He didn’t get his sea legs in East Dallas

You may have seen coverage of the July 4th dedication of the U.S. Navy’s new destroyer, the U.S.S. Arleigh Burke, in Norfolk, Va. The chief engineer overseeing ship construction for several years in Bath, Maine, is none other than Lt. Cmdr. Kenyon Hiser from the bicentennial class of 1976.

The destroyer features an Aegis radar system and can be completely pressurized, making it invulnerable (hopefully) to poison gas attacks, which were a major threat in the recent Gulf War.

Hiser is one of the youngest officers to head such a project. When he was graduated from the U.S. Naval Academy in 1980, he scored highest in his class on the proficiency exam. He also earned a master’s degree at the Naval Postgraduate School.

Woodrow already has one admiral, Kenneth Woodfin ’41. Maybe Hiser will be the next.

If you’re familiar with the Hisers (who started a trend at Woodrow by attending East coast colleges), here’s an update. Miriam ’79, who attended Wesleyan College and the University of Texas law school, is an attorney in San Francisco. Tracy ’81, who was a Yale cheerleader and served in the Peace Corps in Senegal, Africa, is considering further international studies at the University of Wisconsin. Bill ’83, who was graduated from Princeton and was an exchange student in Japan, is back at Southwestern Medical School after a research fellowship studying cardiology in San Francisco.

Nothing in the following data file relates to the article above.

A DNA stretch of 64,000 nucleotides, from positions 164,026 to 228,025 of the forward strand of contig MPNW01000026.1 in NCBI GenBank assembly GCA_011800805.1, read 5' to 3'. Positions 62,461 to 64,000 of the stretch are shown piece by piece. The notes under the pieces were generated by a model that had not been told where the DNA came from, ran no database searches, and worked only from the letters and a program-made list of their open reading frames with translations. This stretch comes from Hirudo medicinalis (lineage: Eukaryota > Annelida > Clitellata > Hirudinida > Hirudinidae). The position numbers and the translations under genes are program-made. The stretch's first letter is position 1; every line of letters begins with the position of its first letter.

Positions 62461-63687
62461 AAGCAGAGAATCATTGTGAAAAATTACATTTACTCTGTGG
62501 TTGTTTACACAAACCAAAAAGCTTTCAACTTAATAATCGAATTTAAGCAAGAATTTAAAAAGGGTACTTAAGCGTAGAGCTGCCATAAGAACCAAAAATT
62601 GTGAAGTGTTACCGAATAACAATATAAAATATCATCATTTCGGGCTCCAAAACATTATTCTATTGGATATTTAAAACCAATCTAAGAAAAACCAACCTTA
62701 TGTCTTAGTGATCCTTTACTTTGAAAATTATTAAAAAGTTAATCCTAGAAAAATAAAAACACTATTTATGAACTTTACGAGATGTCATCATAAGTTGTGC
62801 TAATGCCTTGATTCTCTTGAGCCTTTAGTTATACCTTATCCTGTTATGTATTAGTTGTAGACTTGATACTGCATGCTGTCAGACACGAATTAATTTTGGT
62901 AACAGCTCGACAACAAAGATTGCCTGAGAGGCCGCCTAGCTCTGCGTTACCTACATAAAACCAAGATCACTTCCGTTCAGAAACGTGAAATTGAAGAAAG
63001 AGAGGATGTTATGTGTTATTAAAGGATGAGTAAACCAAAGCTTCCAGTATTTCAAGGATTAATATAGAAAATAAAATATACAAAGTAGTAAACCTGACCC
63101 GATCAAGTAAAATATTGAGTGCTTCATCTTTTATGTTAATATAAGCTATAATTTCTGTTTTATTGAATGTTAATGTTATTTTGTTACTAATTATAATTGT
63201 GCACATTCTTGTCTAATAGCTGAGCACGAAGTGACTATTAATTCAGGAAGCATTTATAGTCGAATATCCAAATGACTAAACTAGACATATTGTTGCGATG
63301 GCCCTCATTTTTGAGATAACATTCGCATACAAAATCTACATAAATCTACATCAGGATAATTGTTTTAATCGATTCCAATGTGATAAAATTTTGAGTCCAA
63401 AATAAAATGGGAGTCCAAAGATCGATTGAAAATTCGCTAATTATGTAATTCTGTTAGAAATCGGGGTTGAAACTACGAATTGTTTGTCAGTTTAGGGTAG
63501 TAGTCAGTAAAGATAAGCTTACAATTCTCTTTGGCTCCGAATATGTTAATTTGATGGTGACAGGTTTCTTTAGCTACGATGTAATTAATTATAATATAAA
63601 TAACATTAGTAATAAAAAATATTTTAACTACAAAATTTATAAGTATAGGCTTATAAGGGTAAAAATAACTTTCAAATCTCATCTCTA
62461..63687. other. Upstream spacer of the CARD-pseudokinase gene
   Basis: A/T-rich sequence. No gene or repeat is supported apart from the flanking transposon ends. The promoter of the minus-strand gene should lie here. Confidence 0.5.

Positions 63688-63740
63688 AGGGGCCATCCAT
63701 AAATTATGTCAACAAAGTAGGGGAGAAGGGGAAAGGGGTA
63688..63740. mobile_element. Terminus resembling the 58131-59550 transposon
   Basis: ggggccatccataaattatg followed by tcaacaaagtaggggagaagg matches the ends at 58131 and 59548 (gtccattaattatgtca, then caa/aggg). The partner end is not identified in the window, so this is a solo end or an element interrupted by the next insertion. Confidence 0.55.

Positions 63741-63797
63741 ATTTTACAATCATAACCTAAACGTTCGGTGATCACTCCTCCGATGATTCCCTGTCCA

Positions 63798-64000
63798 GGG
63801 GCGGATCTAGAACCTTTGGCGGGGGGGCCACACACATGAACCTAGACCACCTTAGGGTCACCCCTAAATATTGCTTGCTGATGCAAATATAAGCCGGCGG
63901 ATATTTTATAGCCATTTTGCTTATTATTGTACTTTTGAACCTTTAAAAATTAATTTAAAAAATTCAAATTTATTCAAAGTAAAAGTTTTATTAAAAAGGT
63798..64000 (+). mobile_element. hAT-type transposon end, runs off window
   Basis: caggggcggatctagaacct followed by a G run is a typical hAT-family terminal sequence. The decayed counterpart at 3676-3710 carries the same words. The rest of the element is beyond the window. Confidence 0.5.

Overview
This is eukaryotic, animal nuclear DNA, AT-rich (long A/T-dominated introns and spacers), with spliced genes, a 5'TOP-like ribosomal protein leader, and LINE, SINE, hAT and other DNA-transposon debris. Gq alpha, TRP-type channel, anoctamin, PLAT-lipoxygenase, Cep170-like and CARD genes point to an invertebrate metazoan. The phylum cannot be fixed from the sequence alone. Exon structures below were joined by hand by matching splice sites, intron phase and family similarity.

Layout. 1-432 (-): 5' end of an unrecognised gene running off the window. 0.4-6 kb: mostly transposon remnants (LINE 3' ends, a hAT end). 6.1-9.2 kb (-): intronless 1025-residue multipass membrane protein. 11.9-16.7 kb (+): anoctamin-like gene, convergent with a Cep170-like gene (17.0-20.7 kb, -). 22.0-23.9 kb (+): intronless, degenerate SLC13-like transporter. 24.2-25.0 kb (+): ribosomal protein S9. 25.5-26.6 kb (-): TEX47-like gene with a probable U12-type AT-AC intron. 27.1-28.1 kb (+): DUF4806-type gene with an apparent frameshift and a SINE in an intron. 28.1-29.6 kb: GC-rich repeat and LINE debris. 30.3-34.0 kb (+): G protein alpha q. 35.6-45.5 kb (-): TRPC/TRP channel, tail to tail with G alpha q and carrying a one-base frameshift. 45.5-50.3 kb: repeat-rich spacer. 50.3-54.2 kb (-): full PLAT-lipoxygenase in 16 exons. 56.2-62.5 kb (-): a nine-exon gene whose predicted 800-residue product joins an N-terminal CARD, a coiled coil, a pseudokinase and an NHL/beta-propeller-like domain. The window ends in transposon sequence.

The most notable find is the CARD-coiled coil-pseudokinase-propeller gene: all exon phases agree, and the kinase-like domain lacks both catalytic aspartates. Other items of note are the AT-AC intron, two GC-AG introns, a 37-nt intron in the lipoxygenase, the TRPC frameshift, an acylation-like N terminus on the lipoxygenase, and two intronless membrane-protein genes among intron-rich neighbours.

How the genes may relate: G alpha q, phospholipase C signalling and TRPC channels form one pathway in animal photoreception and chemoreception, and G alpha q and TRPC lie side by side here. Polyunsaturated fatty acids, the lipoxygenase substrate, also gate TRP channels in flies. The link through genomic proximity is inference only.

Cool Cats

Speaking of Japan, Rick Rodriguez ’76 recently returned from a trip to the Orient.

It is reported that Dr. Joel Akin ’76 has returned to Dallas after graduating from the University of Iowa’s veterinary school.

More Good News

Woodrow finished third out of 46 Dallas/Fort Worth area schools participating in AAAA athletics for the Dallas Morning News All-Sports Award. Woodrow ranked third in SAT scores among all Dallas high schools and had the highest ACT scores in the district.

And From Next Door

J.L. Long Middle School has been chosen for DISD’s new site-based management pilot program. The program, as recommended by the Commission for Educational Excellence, seeks to give teachers, parents, principals and the community more input into policy and curriculum.

Kudos to Woodrow Alumni Association president Barbara Adamson ’56, who served as a member of the education task force.

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